Study lists recommendations that can help create solar neighbourhoods

 

  • An international group of scientists have developed strategies to develop and build what they call “solar neighbourhoods.”

In a recently published academic paper, the researchers defined these neighbourhoods as virtual entities that use stored datasets of monitored solar and energy variables. This includes solar energy production, solar energy gains, solar energy potential, level of illuminance and sunlight exposure with specific decision-making tools. “A solar neighborhood is primarily a neighborhood, hence an urbanized area either with a single function or with a mix of human activities and, in which the full and optimal exploitation of the sun is prioritized,” the paper said.

“The article aims to identify the existing barriers and challenges in solar energy planning and to present the most common strategies, methods, and approaches for solar neighborhood planning and design through the insights from developers, architects, consultants, researchers, urban planners, municipalities, and other institutions.”

The future development of such neighborhoods is dependent on enhanced research on several topics, the paper adds. Topics include the ability to create more reliable and detailed digital twins of buildings and cities, as well as digital simulations that allow for better assessments of neighborhoods before breaking ground.

“Many aspects are expected to be facilitated in the years to come by a broader digitalization of the building environment, supported by an extensive application of the Internet of Things (IoT), co-simulation approaches, advanced computer, and orchestration of real monitored data,” the paper said. “The combination of high level of detail (LoD) models of urban surfaces and high-resolution data can pave the way for digital twin platforms to conduct real-time solar analysis with multiple goals.”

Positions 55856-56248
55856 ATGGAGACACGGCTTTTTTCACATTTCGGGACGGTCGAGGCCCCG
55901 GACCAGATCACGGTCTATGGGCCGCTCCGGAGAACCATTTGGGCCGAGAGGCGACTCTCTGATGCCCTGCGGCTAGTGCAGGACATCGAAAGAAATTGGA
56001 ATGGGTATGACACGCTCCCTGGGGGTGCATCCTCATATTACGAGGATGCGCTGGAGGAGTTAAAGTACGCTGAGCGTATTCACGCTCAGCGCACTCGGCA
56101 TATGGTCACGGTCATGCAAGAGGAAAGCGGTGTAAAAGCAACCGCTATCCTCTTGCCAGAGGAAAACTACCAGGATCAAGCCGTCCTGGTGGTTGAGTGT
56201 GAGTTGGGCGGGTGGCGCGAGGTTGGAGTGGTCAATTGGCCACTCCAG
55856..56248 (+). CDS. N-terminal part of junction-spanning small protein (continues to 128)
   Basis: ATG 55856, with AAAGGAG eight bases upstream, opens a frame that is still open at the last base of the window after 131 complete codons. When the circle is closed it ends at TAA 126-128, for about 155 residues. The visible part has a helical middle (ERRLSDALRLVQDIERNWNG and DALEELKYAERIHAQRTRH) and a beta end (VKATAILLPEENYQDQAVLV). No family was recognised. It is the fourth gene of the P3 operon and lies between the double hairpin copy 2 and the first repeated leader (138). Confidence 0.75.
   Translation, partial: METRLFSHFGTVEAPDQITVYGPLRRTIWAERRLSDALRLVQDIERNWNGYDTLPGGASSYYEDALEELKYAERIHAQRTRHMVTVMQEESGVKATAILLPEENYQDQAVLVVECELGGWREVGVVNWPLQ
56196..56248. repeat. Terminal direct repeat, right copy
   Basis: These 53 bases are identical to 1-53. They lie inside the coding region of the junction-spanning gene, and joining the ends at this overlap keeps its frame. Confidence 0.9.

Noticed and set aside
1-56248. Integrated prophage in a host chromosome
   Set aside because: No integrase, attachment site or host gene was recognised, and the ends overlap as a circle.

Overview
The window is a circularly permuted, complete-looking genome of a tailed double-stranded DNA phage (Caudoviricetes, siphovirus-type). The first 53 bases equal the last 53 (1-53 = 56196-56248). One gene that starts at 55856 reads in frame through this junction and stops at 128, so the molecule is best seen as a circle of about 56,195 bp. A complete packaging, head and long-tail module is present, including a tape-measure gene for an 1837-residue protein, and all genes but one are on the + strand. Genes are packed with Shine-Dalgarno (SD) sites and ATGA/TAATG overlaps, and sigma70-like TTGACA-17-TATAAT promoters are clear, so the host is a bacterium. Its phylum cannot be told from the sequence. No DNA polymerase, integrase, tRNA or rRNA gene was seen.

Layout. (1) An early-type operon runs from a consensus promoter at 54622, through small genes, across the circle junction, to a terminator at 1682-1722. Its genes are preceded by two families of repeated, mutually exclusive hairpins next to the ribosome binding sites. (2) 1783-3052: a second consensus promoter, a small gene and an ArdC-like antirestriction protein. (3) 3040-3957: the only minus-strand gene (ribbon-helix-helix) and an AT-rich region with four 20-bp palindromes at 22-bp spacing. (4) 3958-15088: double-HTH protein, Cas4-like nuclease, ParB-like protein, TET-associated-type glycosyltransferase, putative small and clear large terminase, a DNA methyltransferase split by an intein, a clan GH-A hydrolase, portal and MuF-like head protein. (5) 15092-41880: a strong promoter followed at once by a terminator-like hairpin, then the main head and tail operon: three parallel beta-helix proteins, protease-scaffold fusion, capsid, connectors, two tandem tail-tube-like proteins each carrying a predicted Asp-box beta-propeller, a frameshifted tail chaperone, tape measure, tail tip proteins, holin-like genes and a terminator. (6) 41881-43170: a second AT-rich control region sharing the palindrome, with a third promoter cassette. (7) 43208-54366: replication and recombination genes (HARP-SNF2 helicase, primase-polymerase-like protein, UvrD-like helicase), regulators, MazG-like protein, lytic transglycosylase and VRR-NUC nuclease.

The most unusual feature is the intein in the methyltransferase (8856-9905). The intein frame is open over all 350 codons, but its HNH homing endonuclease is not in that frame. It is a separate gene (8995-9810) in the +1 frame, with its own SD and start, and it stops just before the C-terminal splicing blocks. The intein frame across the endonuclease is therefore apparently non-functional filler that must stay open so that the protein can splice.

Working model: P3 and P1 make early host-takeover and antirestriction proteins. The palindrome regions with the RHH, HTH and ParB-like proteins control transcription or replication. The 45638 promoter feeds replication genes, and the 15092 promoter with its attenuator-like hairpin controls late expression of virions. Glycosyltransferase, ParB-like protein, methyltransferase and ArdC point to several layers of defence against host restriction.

To combat this, scientists have heightened the need to implement high LoD models for vegetation elements, urban furniture and architectural features of buildings and neighborhoods. They also highlighted the need to implement the dynamic behavior of the environment – such as snow reflection – into the simulations.

The researchers called for developing simulations for emerging surface treatments and technologies. This includes electrochromic windows, retroreflective coatings and thermochromic substrates. “They have implications within the complex urban phenomena such as overshadowing effects and solar inter-building reflections,” the paper said.

Solar neighborhoods and other neighborhood conceptsImage: Norwegian University of Science and Technology,
Building and Environment, CC BY 4.0 DEED

The research group has also stressed in the paper the need for better aesthetic solutions to support the social acceptance of solar neighborhoods. They also recommend the development of business models for solar neighborhoods to ensure their long-term viability and the promotion of legal reforms to support these processes.

A legislative agenda supporting solar neighborhoods, they claim in the research, needs to include incentives and subsidies for the adoption of solar technologies, especially passive ones. It should also include regulations that will streamline the development and standardization of measurement and certificates. In addition, the research group highlighted the need for guidelines for architectural design that balances aesthetics with solar technology deployment and collaboration between local governments, businesses and communities.

The planning strategies were presented in the study “Ten questions concerning planning and design strategies for solar neighborhoods,” published in Building and Environment. As its headline suggests, it deals with ten different aspects of solar neighborhood development.

The research team comprises scientists from the Norwegian University of Science and Technology, the University of Savoy Mont Blanc, Italy’s Institute for Renewable Energy, the University of Applied Sciences and Arts Western Switzerland, Concordia University, Lund University and the Australian PV Institute.

Author: Lior Kahana

This article was originally published in pv magazine and is republished with permission.

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